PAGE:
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Overview
This example demonstrates how to use a binary sensor mask for the detection of the pressure field generated by an initial pressure distribution within a two-dimensional homogeneous propagation medium. It builds on the Homogeneous Propagation Medium Example.
Defining a binary sensor mask
In the Homogeneous Propagation Medium Example, the sensor mask (which defines where the pressure field is recorded at each time-step) is defined as a 2 x N matrix of Cartesian points. It is also possible to define the sensor mask as binary matrix (i.e., a matrix of 1's and 0's) representing the grid points within the computational domain that will collect the data. In this case, the sensor mask must have the same dimensions as the computational grid (i.e., it must have Nx
rows and Ny
columns). Here makeCircle
is used (instead of makeCartCircle
) to define a binary sensor mask of an arc created using the midpoint circle algorithm. It is also possible to explicitly create an arbitrary binary sensor mask, or to load one from an external image map (see the Loading External Image maps Example).
% define a binary sensor mask sensor_x_pos = Nx/2; % [grid points] sensor_y_pos = Ny/2; % [grid points] sensor_radius = Nx/2 - 22; % [grid points] sensor_arc_angle = 3*pi/2; % [radians] sensor.mask = makeCircle(Nx, Ny, sensor_x_pos, sensor_y_pos, sensor_radius, sensor_arc_angle);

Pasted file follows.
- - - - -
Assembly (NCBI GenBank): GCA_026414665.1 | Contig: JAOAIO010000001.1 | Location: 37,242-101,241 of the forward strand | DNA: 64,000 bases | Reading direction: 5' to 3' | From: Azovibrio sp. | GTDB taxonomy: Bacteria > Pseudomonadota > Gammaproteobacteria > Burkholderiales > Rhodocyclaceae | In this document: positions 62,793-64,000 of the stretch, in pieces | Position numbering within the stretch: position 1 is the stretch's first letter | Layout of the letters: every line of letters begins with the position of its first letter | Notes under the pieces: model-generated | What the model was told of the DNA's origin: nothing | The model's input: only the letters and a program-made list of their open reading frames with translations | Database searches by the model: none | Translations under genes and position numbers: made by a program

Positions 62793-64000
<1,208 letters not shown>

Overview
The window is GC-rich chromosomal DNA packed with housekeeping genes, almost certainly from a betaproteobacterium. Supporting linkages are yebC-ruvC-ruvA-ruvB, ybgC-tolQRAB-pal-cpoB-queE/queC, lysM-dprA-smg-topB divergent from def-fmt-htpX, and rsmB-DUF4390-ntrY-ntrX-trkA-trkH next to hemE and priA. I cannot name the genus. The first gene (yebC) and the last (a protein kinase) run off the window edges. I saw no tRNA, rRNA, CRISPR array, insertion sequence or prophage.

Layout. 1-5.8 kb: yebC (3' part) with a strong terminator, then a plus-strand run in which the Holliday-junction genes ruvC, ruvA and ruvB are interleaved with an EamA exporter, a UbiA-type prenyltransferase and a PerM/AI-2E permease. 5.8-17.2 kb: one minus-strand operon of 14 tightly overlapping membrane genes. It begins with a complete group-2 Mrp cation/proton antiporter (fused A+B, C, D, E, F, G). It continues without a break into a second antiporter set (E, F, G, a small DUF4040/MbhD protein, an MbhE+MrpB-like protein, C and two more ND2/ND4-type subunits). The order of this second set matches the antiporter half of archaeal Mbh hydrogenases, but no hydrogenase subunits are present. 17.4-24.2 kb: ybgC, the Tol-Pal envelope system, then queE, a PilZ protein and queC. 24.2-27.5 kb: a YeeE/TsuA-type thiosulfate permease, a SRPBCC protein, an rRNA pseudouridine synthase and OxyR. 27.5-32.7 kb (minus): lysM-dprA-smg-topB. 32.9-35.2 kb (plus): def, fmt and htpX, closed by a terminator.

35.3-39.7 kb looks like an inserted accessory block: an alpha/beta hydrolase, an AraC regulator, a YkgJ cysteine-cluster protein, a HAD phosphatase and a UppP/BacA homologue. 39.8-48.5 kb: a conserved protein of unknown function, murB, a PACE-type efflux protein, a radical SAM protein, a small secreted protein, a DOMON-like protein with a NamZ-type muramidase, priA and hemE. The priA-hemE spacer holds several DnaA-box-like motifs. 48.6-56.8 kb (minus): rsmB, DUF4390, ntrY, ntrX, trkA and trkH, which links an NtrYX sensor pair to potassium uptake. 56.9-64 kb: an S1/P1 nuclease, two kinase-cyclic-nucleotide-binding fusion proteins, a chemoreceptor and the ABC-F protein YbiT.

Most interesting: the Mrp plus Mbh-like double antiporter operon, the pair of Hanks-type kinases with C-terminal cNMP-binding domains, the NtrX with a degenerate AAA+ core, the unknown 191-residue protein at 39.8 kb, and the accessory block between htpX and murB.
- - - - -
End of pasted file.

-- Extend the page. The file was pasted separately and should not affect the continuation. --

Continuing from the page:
A plot of the initial pressure distribution and the sensor mask is given below.
Running the simulation
The computation is again started by calling kspaceFirstOrder2D
. For a Cartesian sensor mask (as in the Homogeneous Propagation Medium Example), the returned time-series are ordered the same way as the set of Cartesian sensor points. For a binary sensor mask (as in this example), the time-series are instead returned using MATLAB's standard column-wise linear matrix index ordering. As an example, if the sensor mask is defined as
0 1 0 1 0 1 1 0 1 0 1 0the ordering of the recorded time series will be
0 3 0 1 0 5 2 0 6 0 4 0For both Cartesian and binary sensor masks, the data is indexed as
sensor_data(sensor_point_index, time_index)
. A visualisation of the recorded time data is given below. The data ordering is clearly visible; the data is returned column-wise from top to bottom, and left to right.
For 2D simulations, it is possible to reorder the sensor data returned by a binary sensor mask based on the angle that each sensor point makes with the grid origin using reorderSensorData
. The angles are defined from the upper left quadrant or negative y-axis in the same way as within makeCircle
and makeCartCircle
% reorder the simulation data sensor_data_reordered = reorderSensorData(kgrid, sensor, sensor_data);
The recorded data at a particular time step can also be restored to its original position in the grid using unmaskSensorData
.
Homogeneous Propagation Medium | Defining A Sensor Mask By Opposing Corners |
© 2009-2014 Bradley Treeby and Ben Cox.